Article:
Good things and bad things can be correlated to feng shui but they might not have been caused by Feng Shui. I could have bought a lottery ticket in one of the airport kiosk Victor mentioned and won, but we know it is not because of the good feng shui of a particular airport that made me rich, it is just chance. The same can be said about runway accidents, it could just be bad planning. Correlation is not causation and although correlative thinking is often used in Feng Shui, it does not always make good feng shui.
I wrote feng shui in lower case to refer to feng shui as in the quality of the environment and in capital to refer to the practice of Feng Shui. The awesome Feng Shui referred to by Victor is his way of saying good feng shui (a pleasant environment), whereas when Rob said he cannot see the feng shui connection, he meant he cannot see (the practice of) Feng Shui being used.
Hi Howard, oh sure I agree with you. I was just trying to give some examples of events or circumstances….but we know that a serious event usually has a number of combining influences and not just one feng shui “flaw.” Here would be a theoretical example, if someone gets hurt at an airport, it could easily be based on the person’s feng shui at home, combined with their Ba Zi, and then the airport qi on top of it…..
Are you saying someone gets hurt at the airport could be CAUSED by the person’s feng shui at home, combine with his Bazi, as well as the airport qi?
Then I could say you are a pig because you are born in the year of the Pig, but are you really a pig?
Great discussion Howard and Kartar. The purpose of this post is to show how airports can give us a different feel by sprucing up its interior design and environment. I apologize for using the term “feng shui” too broadly to describe the environment. Personally, I liked Singapore’s airport because it massively integrated nature into it.
Hi Howard, we could talk semantics, as well as theory. We could say in one instance that feng shui does not “cause” anything to happen. The environmental influences may only bring to the surface something that is a potential. Within the realm of Feng Shui being a predictive art and a metaphysical practice, we can say that people do reflect some of the traits associated with their Year Branch and then we can go deeper into the 4 Pillars as well. One of the reasons Mark Johnson was ruminating about quitting practicing Feng Shui some 20 years ago (in an article in Qi Journal magazine), was because he felt that most people experience their Ba Zi chart more than their feng shui. I am not a Ba Zi practitioner (yet) so I do not have the vast amount of experience to say what is more influential. However, I have had over 5,000 feng shui clients and I do see a direct correlation between the person’s home and work environment and what actually transpires in their life. That is why I am still in business and still learning.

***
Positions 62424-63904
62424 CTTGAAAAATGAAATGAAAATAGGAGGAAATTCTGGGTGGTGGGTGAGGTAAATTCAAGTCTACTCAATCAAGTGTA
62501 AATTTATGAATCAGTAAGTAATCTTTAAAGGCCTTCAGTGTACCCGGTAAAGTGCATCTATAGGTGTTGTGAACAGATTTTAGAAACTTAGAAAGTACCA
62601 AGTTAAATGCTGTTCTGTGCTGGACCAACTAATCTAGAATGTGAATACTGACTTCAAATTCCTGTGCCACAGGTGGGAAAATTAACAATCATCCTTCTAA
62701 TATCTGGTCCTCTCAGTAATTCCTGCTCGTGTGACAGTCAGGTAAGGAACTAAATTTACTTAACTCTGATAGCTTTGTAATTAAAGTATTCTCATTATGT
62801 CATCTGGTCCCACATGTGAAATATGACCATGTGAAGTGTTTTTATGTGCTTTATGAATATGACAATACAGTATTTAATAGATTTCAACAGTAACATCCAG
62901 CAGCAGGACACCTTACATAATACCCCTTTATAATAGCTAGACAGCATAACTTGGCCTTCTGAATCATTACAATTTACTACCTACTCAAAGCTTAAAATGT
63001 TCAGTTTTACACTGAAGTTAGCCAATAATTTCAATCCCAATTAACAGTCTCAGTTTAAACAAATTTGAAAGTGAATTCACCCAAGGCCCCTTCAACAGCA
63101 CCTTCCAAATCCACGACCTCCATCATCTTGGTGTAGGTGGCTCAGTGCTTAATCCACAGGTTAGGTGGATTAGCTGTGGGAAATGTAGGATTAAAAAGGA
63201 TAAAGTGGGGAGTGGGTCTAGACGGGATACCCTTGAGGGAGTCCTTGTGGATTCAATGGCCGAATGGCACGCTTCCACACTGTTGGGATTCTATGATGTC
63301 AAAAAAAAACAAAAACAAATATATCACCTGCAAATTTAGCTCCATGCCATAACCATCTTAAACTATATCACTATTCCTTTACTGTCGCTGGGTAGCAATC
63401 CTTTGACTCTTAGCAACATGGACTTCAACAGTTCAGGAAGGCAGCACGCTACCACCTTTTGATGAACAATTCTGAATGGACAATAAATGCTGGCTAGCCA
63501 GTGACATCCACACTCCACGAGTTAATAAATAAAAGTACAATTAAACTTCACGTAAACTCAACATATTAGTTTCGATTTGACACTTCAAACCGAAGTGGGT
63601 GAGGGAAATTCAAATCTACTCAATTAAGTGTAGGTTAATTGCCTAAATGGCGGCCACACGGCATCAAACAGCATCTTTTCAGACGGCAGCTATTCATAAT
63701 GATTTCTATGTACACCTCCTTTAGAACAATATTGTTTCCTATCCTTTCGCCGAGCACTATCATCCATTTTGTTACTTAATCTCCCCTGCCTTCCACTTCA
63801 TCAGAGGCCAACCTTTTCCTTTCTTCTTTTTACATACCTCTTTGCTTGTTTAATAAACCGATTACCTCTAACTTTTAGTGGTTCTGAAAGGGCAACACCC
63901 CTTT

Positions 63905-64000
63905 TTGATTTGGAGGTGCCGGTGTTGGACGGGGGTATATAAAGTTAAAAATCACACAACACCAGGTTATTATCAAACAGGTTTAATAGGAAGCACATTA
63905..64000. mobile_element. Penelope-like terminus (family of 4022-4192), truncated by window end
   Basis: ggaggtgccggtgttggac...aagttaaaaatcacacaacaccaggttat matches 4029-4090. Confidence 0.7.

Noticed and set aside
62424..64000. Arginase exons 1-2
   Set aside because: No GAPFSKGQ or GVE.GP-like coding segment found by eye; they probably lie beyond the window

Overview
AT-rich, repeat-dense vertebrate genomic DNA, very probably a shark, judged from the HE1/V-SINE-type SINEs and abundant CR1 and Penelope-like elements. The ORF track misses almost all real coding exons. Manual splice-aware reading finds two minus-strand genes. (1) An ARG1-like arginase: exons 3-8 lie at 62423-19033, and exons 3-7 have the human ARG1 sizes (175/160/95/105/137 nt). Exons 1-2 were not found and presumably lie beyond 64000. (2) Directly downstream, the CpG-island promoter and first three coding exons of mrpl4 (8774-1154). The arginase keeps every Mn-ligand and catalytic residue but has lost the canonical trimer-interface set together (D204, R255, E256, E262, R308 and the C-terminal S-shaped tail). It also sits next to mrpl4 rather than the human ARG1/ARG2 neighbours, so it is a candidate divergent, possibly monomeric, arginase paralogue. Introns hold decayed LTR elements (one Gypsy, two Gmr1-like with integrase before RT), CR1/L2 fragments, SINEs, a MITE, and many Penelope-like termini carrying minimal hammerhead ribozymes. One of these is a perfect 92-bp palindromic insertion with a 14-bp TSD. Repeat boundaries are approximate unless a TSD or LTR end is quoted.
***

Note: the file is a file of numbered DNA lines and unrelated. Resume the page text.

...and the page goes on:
Hi Kartar, There are definite correlations between feng shui and what has happened to us but we need to bare in mind that they are (especially in compass feng shui readings) correlations to enable us to establish a meaningful relationship between us and our environment, they are not the causation until proven otherwise. But we tend to treat correlation and causation as the same thing and that gives rise to many unrealistic expectations and irrational fears.
Some of my Russian students felt the same way as Mark Johnson did, they felt that I don’t believe in feng shui when I tried to explain the difference between correlative thinking and analytical thinking used in Feng Shui. They don’t realize that the same way of thinking of integrating the two modes of thought in Form and Compass Feng Shui is also used in other forms of Chinese metaphysics (Xuanxue 玄學) like Bazi, and that is why I used the example of you being a pig earlier to try to get that message across.
Our modern scientific mind has a “cause and effect” bias, whereas in Xuanxue we are more interested in meaningful relationships to establish “ganying” 感應 or “mutual resonance” between things around us so we can be more efficacious. The traditional concept of “tian ren he yi” (天人合一) or “Heaven (Nature) and Man are One” is a good example.
I have also lost my faith in Feng Shui before and that is because I have not dig deep enough into the subject. IMO, Mark Johnson gave up too soon, and turning to Bazi is not the answer; he’ll do better in Xuanxue if he can get a deeper understanding of the traditional way of thinking and world-view.
I can understand why people can experience their Bazi more than their Feng Shui because in Bazi the correlation is one to one (correlation to person), whereas in Feng Shui the correlation is one to three, correlation to person and to his or her environment at an appropriate time (space/time/action). The connection is not so simple and there are also more options to consider, but the advantage of Feng Shui is that there are also checks and balances we can use to make the adjustments that Bazi don’t have. But that is another topic not relating to what we are talking about in this thread.
I never lost faith in Feng Shui. I have been impressed and amazed at the influence. I’m about to write an article on an on-going 8 year case study with a family member of mine, where the feng shui influences were so right on cue that it was scary.
PS I am a Metal Ox. 🙂
The Stems and Branches in a Mteal Ox are correlated to many potentials and tendencies associated with you, they only get scary when you think that they have made you who you are. 🙂 Thanks for the nice chat, we are walking the same path (Tongdaoren 同道人), more or less..